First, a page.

Will Thailand really get a Formula 1 race?

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The information that we are in the running for an F1 race has brought out plenty of rumors.  One that has resurfaced, after about eight or ten years, is that a new track is to be built in Chonburi province, complete with a five star hotel and a racing complex which can be used for other categories.  This was make-believe then.  It is still make-believe now.

The ‘real’ situation is that Bernie Ecclestone, always on the lookout for a quick buck or two, “sells” the licenses to hold an F1 race.  That license is not cheap, running into several million dollars.  Bernie has also said that any Thai F1 race will be a street race, and will be held at night.  And don’t start to think that we are going to get F1 race cars at Bang Saen either.  (However, with Sonthaya Kunplome being the real mover in Bang Saen, he is putting forward the idea of two meetings there per year, up from the current annual event.)

F1 lighting. F1 lighting.

Back to Bernie – the cunning little chap has said the (proposed) Thai F1 race will be in Bangkok, with Ratchadamnoen Avenue and the Victory Monument in the track layout.  Now envisage, if you will, Bangkok City laborers erecting safety fences all along the roads to be used.  How many days of gridlock will this bring?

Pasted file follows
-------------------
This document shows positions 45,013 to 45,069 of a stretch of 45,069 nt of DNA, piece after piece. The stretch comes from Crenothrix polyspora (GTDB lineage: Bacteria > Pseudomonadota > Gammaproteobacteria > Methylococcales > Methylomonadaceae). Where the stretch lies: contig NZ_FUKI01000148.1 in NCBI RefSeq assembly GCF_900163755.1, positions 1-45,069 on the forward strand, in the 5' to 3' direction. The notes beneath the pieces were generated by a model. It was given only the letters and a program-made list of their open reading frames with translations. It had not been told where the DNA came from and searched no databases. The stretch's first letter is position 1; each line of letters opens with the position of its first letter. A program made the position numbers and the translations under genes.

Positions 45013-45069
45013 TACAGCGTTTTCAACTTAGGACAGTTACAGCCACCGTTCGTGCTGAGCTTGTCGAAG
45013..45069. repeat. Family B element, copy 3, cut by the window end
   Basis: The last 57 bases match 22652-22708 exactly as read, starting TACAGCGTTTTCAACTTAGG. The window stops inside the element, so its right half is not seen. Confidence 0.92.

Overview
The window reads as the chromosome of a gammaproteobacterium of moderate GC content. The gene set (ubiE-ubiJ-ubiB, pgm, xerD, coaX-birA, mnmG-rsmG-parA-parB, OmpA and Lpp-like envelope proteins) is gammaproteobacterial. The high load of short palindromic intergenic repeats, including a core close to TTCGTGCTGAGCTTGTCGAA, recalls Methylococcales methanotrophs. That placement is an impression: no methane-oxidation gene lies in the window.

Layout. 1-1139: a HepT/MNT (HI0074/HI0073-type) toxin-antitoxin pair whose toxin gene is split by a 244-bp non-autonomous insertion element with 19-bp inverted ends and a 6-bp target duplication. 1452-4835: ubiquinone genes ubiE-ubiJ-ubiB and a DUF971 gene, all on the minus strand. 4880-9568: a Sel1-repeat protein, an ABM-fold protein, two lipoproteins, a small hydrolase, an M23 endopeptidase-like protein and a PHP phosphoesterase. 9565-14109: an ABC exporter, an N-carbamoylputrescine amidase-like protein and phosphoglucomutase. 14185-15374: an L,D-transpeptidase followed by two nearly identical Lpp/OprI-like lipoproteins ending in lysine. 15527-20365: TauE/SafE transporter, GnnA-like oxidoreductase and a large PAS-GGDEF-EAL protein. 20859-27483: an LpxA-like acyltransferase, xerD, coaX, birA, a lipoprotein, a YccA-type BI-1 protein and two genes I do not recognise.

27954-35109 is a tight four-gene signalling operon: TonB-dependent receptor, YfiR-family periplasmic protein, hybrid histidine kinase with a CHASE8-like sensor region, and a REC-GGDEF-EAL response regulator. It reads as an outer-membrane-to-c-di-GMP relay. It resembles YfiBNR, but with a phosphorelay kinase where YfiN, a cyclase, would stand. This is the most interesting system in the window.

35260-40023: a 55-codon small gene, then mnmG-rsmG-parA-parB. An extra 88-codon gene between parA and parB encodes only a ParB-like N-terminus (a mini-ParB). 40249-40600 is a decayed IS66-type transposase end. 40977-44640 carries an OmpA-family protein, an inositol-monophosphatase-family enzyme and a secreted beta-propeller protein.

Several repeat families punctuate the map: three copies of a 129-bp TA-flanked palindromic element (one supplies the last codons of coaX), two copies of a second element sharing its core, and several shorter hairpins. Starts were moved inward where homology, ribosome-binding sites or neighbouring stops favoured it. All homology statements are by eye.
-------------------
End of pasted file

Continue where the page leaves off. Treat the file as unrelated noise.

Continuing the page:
Now we come to the small problem of lighting.  Illumination of the degree required for F1 is a bit more than a 60 watt bulb on the end of a bamboo pole.

Taking the Singapore experience as a guide, the lighting system for the track uses 1,500 lighting projectors powered by 12 twin-power generators.  The 24 generators are fitted in ‘special protected areas’ and will power, in addition to the lights, the PA system as well as the track’s monitoring equipment.  An estimated 3 megawatts of power is required for the event’s lighting system.  And how much for that lot?

Now, will that bring a benefit to Thailand, with hordes of spectators coming to watch?  The Grand Prix in Australia loses millions every year.  The new track in Korea has lost money each year, to the tune of 36 million dollars this year.  Germany says they can’t afford to run their GP without the government picking up the shortfall.  France ditto.  Spain ditto.  And so it goes on.

China gives away grandstand tickets, just so the stands don’t look empty.  Ditto Malaysia.  And while I am on about tickets, how much for a ticket to the UK venue Silverstone?  That will set you back at least 7,250 Thai baht.  Or Malaysia, that works out to be around 10,000 Thai baht.  Now then, how many ordinary Thais can afford those sorts of ticket prices.  Not many, and they will be giving away tickets so that they don’t lose face.  However, major projects such as this do lend themselves to a little bit of skimming!

I estimate the cost to stage a GP here in Bangkok to be about 12 billion baht, plus the cost of the lighting.  So, do you think we will have a GP?  I don’t!